PORTLAND, OR (KPTV) – A Portland plant nursery is offering tips ahead of potentially freezing temperatures in some areas Wednesday night.

It’s the kind of weather that could kill some sensitive plants, depending how cold it gets, including citrus plants, certain succulents, and house plants left outside.

Wednesday is expected to be the coldest night of the fall season so far, with temperatures in Portland predicted to drop to around 35 degrees; in other areas, temperatures could hit freezing.

Education Director Nicole Forbes at Dennis’ Seven Dees Garden Center says it only takes one night of frost to kill a plant that can’t take it. Forbes helped cover some sensitive leaves at the garden center ahead of Wednesday night’s expected cold temperatures.

“Just that simple amount of insulation that it gives the plants can protect them from that frost later that would turn their little tender succulent leaves to ice crystals,” Forbes said.

According to Forbes, plants in different parts of people’s yards could get colder.

“Like the bottom of a slope is where cold air will pool, but the air will move on a slope, so the slope itself, the face of the slope, can be warmer than the bottom of the slope, and up against the house with an eave or even kind of a corner wall and fence protection, those add extra little buffers of warmth,” Forbes said.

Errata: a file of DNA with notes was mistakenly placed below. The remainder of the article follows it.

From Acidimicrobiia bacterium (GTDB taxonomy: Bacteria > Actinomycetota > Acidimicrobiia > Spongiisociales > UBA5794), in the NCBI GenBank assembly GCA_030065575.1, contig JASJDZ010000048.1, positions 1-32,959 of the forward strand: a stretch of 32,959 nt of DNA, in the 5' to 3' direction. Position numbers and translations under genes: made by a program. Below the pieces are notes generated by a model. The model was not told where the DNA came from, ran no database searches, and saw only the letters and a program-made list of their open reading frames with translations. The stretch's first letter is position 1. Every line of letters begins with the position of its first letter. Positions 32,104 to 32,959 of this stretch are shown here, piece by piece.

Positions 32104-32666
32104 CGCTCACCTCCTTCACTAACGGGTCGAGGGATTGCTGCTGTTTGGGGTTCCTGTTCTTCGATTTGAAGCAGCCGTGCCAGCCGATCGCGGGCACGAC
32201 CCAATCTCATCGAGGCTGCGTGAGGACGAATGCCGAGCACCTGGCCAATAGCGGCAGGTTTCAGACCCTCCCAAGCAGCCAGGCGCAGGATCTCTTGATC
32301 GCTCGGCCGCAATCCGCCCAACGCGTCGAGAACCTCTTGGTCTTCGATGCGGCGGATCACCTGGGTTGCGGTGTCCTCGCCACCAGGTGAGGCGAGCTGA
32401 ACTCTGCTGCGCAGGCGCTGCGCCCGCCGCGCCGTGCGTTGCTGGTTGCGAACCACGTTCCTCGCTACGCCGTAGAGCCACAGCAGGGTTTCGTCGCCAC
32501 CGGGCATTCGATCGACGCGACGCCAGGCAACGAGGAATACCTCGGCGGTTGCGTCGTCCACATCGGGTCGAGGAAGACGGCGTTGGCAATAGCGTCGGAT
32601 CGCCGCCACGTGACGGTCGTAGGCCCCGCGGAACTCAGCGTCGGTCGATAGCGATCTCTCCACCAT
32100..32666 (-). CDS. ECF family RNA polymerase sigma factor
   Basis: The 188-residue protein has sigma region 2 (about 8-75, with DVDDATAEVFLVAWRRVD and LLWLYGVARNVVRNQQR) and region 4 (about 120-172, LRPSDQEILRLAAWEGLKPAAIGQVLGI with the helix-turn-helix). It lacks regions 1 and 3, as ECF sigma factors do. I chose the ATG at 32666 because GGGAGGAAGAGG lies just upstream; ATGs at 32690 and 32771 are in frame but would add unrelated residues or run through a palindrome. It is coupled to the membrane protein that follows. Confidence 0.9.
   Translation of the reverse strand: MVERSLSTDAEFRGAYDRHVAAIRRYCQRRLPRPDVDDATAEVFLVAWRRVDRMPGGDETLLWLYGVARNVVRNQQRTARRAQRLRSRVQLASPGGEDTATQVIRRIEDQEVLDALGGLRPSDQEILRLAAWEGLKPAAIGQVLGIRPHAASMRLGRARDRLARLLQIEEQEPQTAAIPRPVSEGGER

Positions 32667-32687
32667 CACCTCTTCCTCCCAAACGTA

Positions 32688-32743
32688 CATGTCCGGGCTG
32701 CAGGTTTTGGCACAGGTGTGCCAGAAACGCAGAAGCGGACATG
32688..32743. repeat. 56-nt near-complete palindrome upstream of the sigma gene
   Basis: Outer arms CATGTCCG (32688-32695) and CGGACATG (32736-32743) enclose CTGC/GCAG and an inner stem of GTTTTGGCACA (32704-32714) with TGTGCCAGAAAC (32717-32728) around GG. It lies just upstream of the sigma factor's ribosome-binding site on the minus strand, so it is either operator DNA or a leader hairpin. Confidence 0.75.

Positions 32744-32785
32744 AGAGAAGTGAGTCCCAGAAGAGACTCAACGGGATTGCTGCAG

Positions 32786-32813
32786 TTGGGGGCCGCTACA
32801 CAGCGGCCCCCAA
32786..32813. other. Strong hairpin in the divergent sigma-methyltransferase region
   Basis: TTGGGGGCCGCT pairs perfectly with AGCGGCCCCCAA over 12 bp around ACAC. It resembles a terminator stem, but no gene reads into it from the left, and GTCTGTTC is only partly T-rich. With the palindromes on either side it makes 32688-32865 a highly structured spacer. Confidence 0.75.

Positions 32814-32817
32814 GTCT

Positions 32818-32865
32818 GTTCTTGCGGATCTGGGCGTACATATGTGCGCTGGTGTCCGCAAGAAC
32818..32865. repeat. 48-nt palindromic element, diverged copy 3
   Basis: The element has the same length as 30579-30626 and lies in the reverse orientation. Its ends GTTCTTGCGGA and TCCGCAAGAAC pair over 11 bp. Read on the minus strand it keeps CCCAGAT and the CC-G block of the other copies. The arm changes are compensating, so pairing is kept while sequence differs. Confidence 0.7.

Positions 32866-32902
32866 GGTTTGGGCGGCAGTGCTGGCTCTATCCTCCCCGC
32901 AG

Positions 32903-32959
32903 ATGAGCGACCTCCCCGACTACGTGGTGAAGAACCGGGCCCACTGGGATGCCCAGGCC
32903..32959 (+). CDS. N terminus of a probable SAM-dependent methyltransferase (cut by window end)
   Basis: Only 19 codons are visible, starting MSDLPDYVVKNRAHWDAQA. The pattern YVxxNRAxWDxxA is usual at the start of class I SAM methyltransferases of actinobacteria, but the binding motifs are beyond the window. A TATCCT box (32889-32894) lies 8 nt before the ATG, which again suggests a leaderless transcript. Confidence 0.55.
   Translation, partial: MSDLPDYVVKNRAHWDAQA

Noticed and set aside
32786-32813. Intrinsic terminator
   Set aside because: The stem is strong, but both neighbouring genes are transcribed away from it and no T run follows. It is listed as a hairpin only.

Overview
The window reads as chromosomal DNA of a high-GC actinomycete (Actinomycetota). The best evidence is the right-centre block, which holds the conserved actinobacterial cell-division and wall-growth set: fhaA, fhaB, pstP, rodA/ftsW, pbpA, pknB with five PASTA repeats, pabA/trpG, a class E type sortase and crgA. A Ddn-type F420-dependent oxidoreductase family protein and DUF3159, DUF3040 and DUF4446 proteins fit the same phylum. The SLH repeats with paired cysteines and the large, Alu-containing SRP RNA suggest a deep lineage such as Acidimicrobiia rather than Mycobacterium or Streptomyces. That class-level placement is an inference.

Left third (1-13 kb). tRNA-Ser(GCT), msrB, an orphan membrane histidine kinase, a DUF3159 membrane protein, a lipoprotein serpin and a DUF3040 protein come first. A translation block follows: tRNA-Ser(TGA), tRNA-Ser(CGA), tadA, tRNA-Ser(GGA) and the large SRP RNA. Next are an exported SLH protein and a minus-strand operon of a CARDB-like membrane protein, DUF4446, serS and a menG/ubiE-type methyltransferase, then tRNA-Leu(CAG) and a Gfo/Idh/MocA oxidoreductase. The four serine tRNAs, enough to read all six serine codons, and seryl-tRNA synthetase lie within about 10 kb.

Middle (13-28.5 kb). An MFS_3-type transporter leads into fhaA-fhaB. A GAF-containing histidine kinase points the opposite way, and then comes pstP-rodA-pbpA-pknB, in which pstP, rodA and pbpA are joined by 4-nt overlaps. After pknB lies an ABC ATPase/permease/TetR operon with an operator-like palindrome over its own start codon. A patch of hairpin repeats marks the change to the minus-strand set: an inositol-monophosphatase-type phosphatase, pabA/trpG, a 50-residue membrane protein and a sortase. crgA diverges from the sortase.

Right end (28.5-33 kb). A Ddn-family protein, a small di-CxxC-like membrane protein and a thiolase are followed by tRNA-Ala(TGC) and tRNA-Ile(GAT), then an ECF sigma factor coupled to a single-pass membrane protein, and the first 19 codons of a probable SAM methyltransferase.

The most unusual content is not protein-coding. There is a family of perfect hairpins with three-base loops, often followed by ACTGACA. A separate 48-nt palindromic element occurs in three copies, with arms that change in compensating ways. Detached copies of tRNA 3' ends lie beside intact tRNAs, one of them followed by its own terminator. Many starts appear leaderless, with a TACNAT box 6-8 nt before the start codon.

In the garden center’s greenhouse, there are other plants that need protection, like citrus and some succulent plants. Forbes says anything freshly planted will also need protection.

“They’re more vulnerable, just like a baby is more vulnerable than a fully mature adult,” Forbes said.

According to Forbes, there’s an upside to the expected winter weather: frost usually helps bring out vibrant colors, and this is a great time of year for pansies. She says it’s also the time to plant things like garlic, tulips, daffodils, and kale.

Experts say you shouldn’t cover your plants in plastic and advise you use a breathable material instead, as plastic can warm the plants up too much and make them more sensitive to cold later on.

Also, if you think frost killed your plant, it could just be that the top of the plant froze but the roots are still okay, if you want to save it and see if it comes back next season.

Copyright 2019 KPTV-KPDX Broadcasting Corporation. All rights reserved

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